Six considerations for adding flow to chaos

It would be wonderful if we could predict and control the future flow. However, we live in a chaotic world where the future is generally unknown. Look at the impact of Brexit, and now Covid-19. Chaos can be defined as a “place between order and disorder” where the outcome evolves typically through the self-organisation of the inputs. We understand that we do not like change, so chaos leads us to a feeling of being uncomfortable. We strive for stability, but the significant levels of inputs add complexity.

However, the benefits to creativity provided by the adaptable systems of a chaotic world are recognised. When we look at moving clouds and picture different objects, we can all interpret these complex systems differently.

Csikszentmihalyi describes the optimal experience of flow as

“a sense that one’s skills are adequate to cope with the challenges at hand, in a goal directed, rule based way that provides clues as to how well one is performing”

Accepting that chaos exists in everything that we do, by working on our skills to make sense of our chaotic systems, and the macro environment around us, we can start to feel more comfortable.

A few suggestions as to how you can increase the stability or flow of chaos:

  1. Accept that things happen that are unpredictable.
  2. Build a reflective culture that can allow the review of ideas as the idea is being delivered. By listening to the organisation reaction, managers and leaders increase their understanding of the actions of their behaviour and can adapt, but this often operates without reference to the original idea. We could be to create a space where the unique design can be questioned and changed as part of the listening and feedback process. This allows the manager or leader to listen to the contradictions and make changes.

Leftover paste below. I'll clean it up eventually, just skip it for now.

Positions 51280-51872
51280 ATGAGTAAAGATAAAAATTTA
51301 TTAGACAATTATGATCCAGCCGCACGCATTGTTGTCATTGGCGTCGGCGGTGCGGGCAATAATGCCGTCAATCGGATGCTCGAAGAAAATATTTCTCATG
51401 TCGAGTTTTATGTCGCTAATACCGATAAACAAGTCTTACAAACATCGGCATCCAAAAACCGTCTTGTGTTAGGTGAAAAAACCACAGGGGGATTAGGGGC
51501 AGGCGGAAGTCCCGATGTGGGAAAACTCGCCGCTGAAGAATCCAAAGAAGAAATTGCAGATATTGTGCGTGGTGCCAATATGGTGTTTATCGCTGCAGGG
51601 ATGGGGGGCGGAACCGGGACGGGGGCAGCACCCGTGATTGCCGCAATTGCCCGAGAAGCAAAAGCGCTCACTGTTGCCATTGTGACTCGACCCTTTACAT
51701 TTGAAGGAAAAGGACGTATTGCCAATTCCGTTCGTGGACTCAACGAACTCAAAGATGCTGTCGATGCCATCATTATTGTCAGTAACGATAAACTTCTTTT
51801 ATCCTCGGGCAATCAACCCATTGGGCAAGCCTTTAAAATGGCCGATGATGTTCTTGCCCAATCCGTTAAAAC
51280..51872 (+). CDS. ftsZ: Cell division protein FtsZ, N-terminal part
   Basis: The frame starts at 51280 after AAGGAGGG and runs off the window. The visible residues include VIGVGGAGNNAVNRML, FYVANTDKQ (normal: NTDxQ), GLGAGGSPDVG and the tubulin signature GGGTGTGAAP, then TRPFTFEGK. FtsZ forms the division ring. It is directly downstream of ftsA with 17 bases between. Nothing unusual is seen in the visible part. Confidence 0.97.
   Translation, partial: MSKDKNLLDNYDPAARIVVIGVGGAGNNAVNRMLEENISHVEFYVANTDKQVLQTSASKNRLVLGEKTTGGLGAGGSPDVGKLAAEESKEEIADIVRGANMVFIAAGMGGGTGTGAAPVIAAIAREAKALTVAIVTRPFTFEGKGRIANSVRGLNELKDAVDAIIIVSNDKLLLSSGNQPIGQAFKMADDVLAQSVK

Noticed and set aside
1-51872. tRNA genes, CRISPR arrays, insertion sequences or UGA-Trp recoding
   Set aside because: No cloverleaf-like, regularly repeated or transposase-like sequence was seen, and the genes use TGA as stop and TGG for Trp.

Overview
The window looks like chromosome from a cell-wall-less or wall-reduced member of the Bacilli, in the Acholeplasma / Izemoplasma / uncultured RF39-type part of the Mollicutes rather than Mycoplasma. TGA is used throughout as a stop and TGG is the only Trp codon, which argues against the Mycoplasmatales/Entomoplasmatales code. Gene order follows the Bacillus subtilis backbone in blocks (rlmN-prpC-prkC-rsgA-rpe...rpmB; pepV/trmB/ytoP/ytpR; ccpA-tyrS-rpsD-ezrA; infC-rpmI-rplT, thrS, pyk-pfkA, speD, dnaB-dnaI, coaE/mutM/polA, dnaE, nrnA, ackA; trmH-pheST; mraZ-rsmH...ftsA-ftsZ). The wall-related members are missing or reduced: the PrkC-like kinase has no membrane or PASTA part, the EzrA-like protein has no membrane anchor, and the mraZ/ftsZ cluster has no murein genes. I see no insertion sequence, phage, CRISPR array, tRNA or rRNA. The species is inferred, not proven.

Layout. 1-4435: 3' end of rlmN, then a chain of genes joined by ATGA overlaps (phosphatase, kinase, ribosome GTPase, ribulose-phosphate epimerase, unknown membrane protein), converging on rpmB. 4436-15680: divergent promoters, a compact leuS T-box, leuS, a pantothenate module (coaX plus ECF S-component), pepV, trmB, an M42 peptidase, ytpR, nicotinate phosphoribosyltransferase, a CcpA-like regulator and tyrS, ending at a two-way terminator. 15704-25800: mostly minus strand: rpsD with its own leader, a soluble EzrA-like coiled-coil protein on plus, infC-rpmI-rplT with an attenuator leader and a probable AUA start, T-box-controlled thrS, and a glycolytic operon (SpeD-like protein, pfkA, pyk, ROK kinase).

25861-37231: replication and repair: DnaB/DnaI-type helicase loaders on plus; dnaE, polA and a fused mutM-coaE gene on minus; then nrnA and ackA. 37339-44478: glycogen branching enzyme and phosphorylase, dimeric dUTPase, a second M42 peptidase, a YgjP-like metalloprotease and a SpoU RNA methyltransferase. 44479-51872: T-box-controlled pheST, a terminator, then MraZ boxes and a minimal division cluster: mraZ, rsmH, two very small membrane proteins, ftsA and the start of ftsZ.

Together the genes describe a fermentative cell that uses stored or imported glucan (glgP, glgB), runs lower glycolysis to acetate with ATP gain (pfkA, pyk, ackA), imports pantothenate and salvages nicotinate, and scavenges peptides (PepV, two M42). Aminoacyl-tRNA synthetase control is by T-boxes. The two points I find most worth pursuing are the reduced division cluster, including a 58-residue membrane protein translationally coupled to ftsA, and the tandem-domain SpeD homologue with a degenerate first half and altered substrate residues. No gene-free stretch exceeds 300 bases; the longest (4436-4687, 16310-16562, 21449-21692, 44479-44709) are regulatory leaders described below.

3. Understanding that as situations get more severe and significant, our decision making capability becomes more digital. We eliminate the areas of discussion and ACT on what we know. This is why we should make accountable target dates for what we do. Remember though that we do need to time for existing in chaos. How can you manage this digital nature when you are wanting to be in flow?
  4. Resist the negative views of feedback. There are many reasons as to why negative opinions are aired, ranging from non-acceptance to the need to add some stability back into a situation and stay in the status quo. We all have our levels of being able to exist in a rapidly changing world so we should be aware of this difference in others. We should manage this on an individual basis.
  5. Accept that this is not a comfortable space to exist. If we go to the gym and have a tough workout, our muscles will likely ache. We will probably feel fatigued, and we need to take regular breaks to enable the true flow.
  6. As complexity increases, so does paralysis. The amount of time taken on highly complex tasks is more significant than those that are simple. Obvious isn’t it – so why do we not allow time for ourselves to do the complicated stuff?

Finally, remember

“Now, my suspicion is that the universe is not only queerer than we suppose, but queerer than we can suppose…..”

JBS Haldane – 1928


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